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Ministry working on labor laws

Mom Kunthear / Khmer Times Share:
Labor Minister Ith Samheng. Supplied

The draft law on the minimum wage for garment and footwear industry workers will be completed and approved this year, according to Labor Minister Ith Samheng.
The ministry is also working on another draft law concerning labor dispute resolution, he told the ministry’s annual congress yesterday.
“We created the minimum wage draft law for garment and footwear industry workers and it will be spread to another sector next time,” he said.
He did not go into detail about what was in the labor dispute resolution law.
Mr. Samheng said the ministry will try to complete both draft laws this year, but was not sure of the exact date.
It depends on the speed of discussions and “harmonization,” he said, but the tripartite group – with members from unions, factory owners and the government – was in the process of working on the finer points of the laws.
He added that the law on labor dispute resolution will help solve worker issues if the factory, Labor Ministry and Arbitration Council are unable to find an appropriate solution.
The minimum wage law has six chapters and 33 articles.
Unions have taken issue with the minimum wage law for months, saying parts of the law are intended to stifle union-led protests.
Chapter five of the law lays out punishments for people who act in opposition to other articles of the law, which they believe may be applied arbitrarily.
Fa Saly, president of the National Trade Union Confederation, told Khmer Times last week that he had not heard any updates on the minimum wage law because the ministry was not inviting him to discussions anymore.
In December, more than 40 unions joined together to ask the Labor Ministry to make changes to 10 articles in the draft minimum wage law, saying it did not cover all sectors and restricted the rights of union representatives in wage negotiations, among a host of other issues.
Mr. Saly said the union had 10 major things it wanted changed or added to the law, including the creation of an independent institution to research wages, the coverage of both domestic and factory workers in every sector and the inclusion of societal statistics and anecdotal information in the calculation of the minimum wage.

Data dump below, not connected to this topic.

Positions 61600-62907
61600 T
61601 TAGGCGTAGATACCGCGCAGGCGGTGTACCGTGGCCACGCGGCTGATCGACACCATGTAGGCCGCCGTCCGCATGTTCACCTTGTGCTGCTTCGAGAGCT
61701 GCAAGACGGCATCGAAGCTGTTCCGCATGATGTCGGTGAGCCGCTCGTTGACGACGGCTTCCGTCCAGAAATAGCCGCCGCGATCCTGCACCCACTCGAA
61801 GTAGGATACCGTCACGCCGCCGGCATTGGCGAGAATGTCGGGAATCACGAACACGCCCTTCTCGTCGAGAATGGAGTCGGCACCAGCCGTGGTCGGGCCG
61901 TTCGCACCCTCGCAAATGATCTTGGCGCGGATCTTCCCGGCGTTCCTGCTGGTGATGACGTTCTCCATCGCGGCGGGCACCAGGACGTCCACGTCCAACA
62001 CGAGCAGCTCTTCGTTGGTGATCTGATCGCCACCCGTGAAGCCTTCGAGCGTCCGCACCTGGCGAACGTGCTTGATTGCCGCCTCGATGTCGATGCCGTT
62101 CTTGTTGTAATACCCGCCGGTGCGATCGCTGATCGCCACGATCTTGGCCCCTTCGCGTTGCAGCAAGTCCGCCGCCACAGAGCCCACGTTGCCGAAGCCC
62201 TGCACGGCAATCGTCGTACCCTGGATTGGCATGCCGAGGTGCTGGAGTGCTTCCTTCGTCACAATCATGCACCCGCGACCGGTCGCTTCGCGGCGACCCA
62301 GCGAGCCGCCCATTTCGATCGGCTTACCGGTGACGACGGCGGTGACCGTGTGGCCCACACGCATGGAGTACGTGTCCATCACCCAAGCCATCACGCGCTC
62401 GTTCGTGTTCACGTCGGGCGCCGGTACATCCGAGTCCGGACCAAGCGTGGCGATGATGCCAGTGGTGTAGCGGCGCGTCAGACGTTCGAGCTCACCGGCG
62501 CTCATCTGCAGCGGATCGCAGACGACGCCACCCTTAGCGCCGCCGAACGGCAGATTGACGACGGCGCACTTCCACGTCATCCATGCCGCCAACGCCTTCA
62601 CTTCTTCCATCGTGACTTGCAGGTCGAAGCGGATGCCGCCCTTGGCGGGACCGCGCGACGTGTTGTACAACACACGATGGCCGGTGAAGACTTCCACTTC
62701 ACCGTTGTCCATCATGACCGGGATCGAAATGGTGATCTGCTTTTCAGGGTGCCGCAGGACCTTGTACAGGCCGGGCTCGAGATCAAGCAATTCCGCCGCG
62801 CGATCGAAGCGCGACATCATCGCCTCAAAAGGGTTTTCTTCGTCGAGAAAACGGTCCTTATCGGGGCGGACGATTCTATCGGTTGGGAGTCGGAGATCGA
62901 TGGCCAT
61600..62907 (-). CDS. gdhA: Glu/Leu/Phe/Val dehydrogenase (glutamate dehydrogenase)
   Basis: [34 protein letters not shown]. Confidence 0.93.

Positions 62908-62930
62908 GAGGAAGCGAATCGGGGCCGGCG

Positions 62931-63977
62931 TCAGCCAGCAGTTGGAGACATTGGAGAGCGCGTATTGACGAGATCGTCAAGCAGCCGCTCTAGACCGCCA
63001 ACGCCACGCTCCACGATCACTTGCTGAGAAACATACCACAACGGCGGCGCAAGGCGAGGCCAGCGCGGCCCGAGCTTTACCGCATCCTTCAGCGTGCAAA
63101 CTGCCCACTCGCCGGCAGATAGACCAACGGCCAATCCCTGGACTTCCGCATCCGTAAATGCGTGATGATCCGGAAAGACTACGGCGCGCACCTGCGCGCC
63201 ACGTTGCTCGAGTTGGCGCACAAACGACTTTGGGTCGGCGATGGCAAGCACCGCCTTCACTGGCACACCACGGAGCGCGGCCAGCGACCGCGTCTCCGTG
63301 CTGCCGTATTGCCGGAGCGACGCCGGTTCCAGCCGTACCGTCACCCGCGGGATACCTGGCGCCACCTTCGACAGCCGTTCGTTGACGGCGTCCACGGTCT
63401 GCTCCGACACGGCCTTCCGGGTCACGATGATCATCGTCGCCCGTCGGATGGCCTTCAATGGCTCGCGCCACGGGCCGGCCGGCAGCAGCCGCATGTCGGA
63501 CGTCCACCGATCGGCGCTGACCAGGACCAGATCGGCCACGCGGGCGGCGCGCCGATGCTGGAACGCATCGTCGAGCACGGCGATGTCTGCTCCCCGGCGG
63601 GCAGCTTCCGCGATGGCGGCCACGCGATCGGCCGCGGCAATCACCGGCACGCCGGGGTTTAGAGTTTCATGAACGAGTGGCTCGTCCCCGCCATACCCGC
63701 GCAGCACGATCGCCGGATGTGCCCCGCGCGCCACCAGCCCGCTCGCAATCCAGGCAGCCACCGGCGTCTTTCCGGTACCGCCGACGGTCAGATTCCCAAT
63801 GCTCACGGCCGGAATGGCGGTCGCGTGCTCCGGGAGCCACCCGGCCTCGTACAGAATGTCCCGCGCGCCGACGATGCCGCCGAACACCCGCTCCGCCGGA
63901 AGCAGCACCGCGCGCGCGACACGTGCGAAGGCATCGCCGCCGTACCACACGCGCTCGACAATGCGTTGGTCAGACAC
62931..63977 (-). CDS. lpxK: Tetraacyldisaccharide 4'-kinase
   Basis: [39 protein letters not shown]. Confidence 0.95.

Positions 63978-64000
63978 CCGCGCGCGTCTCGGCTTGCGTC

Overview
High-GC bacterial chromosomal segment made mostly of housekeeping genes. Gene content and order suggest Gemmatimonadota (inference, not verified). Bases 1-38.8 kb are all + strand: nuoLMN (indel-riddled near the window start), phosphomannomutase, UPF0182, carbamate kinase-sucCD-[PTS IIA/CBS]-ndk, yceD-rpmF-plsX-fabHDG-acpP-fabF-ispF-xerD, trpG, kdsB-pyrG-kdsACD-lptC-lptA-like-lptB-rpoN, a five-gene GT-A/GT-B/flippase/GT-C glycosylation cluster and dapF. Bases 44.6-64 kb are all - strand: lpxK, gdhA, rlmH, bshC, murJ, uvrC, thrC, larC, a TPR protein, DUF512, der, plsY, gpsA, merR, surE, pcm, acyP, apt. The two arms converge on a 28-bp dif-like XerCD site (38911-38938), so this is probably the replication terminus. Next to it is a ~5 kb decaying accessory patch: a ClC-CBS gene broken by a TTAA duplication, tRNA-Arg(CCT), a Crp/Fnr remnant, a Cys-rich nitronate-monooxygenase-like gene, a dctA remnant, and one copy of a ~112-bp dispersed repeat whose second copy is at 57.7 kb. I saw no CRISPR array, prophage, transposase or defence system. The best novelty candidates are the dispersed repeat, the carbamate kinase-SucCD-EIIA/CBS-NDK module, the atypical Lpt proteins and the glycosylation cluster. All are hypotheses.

“The point that we will strongly discuss is article 9, which says that the minimum wage may vary by region or economy,” he said.
“We cannot accept this because if the minimum wage varies by region, investors will see the opportunity and only invest in areas that are far away.
“It will affect the national minimum wage negotiations, which may decrease from $153 to $120.”
Unions also plan to ask the ministry to remove article 28 of the law, which lays out punishment for individuals or organizations that do research on wages in the country.  
The law says that only the National Council for Wages has the right to study wages in Cambodia and anyone found doing their own investigation will be fined 10 million riel (about $2,500).
“It’s a terrible thing that is unacceptable for the country and the wage law should not have made it because it is similar to the union law, which restricts the freedom of unions,” he said.  
Ath Thorn, president of the Cambodian Labor Confederation, echoed Mr. Saly’s concerns and said parts of the law were expressly written to “deprive the rights of workers or union representatives.”
“We have asked the ministry to consider [our complaints] and correct those points,” he said, adding that there were positive parts of the law and that he was heartened to see the government making an effort to set the minimum wage instead of allowing the private sector to dictate the figure.
Mr. Saly, however, was particularly upset with the article detailing punishments for those who protested against any wage set by the government, telling Khmer Times that parts of the law “seem to force acceptance of the minimum wage.”

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